The fragmentation of free-flowing rivers (FFRs) through major infrastructure development remains a pivotal threat to global freshwater biodiversity. More than 3400 large hydropower dams (>1 MW) are either planned or under construction, posing threats to freshwater megafauna (i.e., freshwater animals that can reach 30 kg). Here, we investigate the global patterns of river connectivity within distribution ranges of freshwater megafauna and explore how these patterns could change in the future.
We found that the susceptibility of freshwater megafauna to reduced river connectivity in different dimensions depends on their life history. Freshwater megafauna taxa with a short accumulated length or low percentage of FFRs in their distribution ranges are more likely to be threatened. On average, there is higher freshwater megafauna richness in FFRs with proposed dams than in rivers that would remain free-flowing in the future or that are already fragmented. If all the proposed dams were built, 94 (18.9%) out of 497 remaining FFRs >500 km that provide habitat for freshwater megafauna would lose their free-flowing status.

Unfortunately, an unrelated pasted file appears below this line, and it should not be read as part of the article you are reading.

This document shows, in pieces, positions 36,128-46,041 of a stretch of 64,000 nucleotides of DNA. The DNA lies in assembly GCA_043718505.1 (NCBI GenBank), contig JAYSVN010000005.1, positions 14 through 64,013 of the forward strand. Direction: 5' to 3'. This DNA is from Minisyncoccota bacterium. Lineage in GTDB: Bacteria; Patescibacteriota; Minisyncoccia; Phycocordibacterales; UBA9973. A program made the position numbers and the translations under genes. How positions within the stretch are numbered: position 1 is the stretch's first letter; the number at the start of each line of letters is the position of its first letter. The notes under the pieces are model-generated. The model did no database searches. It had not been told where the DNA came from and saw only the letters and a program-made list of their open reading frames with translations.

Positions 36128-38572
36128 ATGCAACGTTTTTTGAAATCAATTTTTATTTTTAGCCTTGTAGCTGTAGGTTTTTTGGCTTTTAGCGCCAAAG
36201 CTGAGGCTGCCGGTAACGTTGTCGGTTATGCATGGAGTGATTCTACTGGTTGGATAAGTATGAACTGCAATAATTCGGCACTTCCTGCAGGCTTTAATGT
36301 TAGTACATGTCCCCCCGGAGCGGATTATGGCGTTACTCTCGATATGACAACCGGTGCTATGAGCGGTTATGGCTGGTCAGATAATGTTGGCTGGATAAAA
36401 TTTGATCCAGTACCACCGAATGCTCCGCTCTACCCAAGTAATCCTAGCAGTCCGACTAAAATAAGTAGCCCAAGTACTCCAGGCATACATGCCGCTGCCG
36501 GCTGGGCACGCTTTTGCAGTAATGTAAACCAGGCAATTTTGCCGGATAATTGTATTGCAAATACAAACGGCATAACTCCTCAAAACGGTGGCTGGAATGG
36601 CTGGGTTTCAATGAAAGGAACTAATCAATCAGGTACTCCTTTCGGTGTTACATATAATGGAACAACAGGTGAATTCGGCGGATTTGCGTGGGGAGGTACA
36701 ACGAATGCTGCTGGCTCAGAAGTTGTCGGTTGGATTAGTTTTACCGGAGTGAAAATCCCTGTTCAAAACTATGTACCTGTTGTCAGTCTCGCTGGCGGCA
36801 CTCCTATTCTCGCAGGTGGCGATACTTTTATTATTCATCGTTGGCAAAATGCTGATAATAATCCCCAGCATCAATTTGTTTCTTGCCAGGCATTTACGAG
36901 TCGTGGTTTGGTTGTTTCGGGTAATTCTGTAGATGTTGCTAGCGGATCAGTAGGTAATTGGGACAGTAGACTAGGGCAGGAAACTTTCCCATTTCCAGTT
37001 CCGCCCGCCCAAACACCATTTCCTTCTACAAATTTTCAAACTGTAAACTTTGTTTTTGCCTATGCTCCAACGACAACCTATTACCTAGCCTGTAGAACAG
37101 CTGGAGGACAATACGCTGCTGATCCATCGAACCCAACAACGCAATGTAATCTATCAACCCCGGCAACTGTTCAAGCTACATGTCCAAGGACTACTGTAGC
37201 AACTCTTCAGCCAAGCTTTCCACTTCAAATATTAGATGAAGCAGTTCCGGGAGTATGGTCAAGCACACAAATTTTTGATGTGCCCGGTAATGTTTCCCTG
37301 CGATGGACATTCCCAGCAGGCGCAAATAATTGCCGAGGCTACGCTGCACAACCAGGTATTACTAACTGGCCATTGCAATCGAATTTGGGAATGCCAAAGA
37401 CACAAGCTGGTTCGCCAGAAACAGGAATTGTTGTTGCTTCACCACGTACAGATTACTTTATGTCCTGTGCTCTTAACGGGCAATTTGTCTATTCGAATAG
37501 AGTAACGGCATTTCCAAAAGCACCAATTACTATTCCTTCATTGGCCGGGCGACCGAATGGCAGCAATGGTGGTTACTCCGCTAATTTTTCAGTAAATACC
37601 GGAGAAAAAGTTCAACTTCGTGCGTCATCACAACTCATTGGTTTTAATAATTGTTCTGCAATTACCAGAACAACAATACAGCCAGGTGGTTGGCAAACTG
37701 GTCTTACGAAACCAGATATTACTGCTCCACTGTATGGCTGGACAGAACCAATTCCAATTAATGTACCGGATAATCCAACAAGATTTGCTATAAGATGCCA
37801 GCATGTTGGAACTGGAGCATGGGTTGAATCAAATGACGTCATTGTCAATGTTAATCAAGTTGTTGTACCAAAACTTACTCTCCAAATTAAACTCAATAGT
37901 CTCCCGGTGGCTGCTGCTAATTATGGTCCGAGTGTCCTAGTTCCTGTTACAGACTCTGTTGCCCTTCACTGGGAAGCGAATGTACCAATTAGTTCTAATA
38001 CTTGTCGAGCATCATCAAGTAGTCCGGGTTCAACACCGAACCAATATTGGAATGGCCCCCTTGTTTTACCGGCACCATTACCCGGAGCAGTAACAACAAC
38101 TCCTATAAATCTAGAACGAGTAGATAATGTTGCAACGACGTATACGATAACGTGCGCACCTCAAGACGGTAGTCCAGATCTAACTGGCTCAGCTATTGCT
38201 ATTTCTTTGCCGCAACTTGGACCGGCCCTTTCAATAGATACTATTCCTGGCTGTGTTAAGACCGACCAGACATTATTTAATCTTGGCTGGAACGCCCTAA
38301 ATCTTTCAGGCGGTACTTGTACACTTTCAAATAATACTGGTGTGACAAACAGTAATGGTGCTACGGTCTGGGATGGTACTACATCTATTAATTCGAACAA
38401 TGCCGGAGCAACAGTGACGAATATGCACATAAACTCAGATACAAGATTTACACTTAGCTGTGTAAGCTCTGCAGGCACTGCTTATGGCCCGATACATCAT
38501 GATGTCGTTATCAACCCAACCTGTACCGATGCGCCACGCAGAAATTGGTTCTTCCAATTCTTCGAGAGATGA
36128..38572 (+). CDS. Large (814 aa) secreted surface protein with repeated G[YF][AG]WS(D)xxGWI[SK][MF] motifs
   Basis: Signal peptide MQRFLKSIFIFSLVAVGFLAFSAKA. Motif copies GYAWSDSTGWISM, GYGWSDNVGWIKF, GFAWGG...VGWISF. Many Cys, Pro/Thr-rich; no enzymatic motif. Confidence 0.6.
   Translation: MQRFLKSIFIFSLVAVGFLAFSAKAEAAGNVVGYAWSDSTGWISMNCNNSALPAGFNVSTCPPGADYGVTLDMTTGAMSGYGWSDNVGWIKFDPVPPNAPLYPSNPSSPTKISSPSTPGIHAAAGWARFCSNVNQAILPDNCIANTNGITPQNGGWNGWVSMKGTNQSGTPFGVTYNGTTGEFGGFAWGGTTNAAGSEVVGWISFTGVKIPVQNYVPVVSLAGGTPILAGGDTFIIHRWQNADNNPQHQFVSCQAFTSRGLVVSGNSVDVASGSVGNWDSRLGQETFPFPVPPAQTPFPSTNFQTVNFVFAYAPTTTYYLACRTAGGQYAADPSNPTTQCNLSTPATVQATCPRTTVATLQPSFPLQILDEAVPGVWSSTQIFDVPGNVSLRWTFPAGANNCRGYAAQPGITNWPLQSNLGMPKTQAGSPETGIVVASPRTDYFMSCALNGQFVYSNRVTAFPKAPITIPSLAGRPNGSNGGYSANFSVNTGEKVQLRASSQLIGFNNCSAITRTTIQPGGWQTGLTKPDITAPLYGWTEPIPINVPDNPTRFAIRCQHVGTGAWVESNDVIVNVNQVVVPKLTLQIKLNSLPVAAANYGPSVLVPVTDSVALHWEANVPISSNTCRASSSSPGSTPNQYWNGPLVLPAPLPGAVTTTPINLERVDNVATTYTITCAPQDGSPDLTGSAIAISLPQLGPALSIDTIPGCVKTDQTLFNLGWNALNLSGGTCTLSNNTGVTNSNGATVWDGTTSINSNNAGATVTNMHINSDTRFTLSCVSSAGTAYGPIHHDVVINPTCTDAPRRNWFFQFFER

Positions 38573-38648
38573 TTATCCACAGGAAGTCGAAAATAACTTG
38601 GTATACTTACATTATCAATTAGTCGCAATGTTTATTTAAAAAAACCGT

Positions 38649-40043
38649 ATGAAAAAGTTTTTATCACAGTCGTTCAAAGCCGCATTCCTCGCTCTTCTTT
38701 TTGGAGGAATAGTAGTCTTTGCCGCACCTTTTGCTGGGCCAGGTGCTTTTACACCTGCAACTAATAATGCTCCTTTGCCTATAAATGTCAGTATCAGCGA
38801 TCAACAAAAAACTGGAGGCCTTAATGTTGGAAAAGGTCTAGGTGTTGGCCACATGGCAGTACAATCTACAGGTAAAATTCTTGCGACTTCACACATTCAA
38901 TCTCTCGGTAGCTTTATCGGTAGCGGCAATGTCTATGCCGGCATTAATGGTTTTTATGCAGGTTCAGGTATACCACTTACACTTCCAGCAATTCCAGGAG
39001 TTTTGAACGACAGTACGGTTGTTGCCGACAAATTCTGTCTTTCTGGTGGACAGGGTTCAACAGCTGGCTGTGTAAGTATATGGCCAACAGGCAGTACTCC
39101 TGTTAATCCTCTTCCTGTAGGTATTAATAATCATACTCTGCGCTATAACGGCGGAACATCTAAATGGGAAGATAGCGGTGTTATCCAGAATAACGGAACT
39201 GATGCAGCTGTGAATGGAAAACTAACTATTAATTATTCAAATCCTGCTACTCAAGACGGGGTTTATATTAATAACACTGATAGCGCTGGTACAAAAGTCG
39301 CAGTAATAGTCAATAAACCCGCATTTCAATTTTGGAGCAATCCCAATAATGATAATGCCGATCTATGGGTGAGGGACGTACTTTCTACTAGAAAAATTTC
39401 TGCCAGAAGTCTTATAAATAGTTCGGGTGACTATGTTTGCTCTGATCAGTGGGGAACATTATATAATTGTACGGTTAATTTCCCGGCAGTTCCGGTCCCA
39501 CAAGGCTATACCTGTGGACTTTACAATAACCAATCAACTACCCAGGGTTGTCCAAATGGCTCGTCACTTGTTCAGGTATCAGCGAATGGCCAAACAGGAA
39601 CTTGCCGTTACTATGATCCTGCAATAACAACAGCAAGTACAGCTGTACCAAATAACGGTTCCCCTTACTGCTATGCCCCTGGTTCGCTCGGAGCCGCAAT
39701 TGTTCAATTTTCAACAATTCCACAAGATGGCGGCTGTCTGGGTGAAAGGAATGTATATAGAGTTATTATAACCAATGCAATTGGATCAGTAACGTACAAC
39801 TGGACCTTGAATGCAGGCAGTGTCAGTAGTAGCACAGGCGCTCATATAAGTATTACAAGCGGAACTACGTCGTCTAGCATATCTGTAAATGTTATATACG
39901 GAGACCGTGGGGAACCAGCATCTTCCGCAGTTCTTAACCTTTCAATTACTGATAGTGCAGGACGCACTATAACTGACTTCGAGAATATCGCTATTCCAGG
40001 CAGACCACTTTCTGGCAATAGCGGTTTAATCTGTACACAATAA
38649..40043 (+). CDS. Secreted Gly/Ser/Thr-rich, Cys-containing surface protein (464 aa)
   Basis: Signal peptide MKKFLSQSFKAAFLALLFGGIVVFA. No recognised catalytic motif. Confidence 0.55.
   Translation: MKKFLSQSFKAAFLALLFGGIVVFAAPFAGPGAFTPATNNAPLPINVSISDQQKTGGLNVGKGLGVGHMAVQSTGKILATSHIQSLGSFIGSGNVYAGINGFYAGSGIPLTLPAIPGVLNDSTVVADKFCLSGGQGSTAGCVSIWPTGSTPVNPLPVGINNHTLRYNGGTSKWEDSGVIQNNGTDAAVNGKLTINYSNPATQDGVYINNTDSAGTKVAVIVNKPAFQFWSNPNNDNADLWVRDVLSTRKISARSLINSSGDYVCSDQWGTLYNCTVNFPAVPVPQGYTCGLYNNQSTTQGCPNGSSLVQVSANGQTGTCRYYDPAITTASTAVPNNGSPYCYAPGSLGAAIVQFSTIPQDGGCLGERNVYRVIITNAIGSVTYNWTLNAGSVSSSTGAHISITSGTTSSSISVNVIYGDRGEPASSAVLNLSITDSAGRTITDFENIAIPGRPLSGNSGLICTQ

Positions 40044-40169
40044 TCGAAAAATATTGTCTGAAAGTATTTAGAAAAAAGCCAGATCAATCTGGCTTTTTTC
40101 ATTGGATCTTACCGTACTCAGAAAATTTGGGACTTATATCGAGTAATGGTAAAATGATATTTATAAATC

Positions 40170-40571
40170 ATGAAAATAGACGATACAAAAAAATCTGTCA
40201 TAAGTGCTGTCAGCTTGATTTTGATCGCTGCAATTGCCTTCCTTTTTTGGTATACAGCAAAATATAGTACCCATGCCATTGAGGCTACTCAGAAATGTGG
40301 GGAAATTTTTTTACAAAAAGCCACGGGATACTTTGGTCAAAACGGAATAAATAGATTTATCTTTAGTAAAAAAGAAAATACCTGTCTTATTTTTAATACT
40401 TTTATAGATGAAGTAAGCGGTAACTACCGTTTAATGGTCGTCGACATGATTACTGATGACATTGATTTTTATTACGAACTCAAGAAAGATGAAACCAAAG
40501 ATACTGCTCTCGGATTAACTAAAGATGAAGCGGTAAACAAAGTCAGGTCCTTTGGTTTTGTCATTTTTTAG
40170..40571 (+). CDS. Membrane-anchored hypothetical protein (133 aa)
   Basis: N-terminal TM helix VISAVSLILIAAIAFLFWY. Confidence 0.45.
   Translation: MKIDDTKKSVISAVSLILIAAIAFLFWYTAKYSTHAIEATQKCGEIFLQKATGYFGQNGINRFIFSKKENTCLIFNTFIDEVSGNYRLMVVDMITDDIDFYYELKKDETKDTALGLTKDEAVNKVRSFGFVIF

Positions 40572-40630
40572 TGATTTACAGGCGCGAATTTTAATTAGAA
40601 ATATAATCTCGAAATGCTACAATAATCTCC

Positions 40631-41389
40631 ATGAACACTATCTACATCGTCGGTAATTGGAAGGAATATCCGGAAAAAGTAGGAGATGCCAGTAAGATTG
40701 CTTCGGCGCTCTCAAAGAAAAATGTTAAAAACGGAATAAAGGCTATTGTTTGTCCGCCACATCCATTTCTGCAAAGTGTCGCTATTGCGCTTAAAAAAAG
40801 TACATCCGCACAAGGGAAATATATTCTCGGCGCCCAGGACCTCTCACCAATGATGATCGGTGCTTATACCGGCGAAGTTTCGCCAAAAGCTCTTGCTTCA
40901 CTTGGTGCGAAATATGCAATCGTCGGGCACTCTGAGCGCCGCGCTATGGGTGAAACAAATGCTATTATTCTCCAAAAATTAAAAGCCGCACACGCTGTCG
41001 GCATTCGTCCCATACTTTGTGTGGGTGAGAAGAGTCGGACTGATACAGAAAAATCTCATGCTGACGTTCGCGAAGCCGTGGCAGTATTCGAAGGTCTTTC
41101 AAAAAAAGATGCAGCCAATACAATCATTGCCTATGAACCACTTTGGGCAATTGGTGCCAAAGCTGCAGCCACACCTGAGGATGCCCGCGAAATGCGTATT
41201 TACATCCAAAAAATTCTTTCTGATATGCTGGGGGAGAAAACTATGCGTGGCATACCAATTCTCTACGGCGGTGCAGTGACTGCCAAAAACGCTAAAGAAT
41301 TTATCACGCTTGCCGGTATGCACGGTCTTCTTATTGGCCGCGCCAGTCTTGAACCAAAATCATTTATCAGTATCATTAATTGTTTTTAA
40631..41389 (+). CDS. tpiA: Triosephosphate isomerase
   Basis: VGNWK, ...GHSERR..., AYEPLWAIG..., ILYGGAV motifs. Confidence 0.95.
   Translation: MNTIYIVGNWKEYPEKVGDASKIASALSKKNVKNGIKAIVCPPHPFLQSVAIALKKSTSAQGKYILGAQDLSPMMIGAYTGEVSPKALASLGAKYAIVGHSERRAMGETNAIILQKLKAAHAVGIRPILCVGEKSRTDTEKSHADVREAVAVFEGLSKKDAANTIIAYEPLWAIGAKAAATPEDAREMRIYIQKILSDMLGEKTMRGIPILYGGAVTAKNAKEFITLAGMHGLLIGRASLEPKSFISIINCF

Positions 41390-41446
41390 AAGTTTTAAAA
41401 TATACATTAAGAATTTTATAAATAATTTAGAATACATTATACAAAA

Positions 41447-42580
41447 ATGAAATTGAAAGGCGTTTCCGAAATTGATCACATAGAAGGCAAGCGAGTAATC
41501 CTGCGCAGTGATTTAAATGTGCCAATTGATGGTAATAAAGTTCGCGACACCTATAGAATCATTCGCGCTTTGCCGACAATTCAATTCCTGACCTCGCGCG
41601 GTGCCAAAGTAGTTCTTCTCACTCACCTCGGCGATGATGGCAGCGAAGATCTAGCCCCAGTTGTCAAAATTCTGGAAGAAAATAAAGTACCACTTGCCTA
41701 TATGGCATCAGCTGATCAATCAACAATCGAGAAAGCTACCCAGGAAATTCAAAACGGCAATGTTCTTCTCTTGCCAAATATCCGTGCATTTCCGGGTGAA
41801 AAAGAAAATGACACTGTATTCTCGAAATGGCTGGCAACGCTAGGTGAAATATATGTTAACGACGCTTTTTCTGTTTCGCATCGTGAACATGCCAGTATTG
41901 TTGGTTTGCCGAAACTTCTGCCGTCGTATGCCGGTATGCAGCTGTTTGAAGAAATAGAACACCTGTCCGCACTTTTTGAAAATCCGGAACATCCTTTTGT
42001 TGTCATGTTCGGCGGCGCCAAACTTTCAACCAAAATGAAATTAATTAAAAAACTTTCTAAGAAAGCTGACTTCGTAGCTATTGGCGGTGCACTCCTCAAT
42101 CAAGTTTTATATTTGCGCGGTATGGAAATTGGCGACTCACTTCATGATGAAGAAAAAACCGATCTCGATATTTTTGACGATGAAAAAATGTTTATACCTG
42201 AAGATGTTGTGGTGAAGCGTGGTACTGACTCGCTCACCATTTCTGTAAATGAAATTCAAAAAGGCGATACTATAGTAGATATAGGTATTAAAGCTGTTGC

Our results highlight the reduced connectivity of rivers currently inhabited by freshwater megafauna and the future intensification of river fragmentation in megafauna-rich basins. Research and conservation efforts, including life-history studies, identification of critical habitats, updates of IUCN Red List assessments, advanced communication of the potential impacts on ecosystem services and livelihoods of affected communities, and strategic siting, design, and operations of proposed dams are urgently needed to safeguard freshwater megafauna and overall freshwater biodiversity.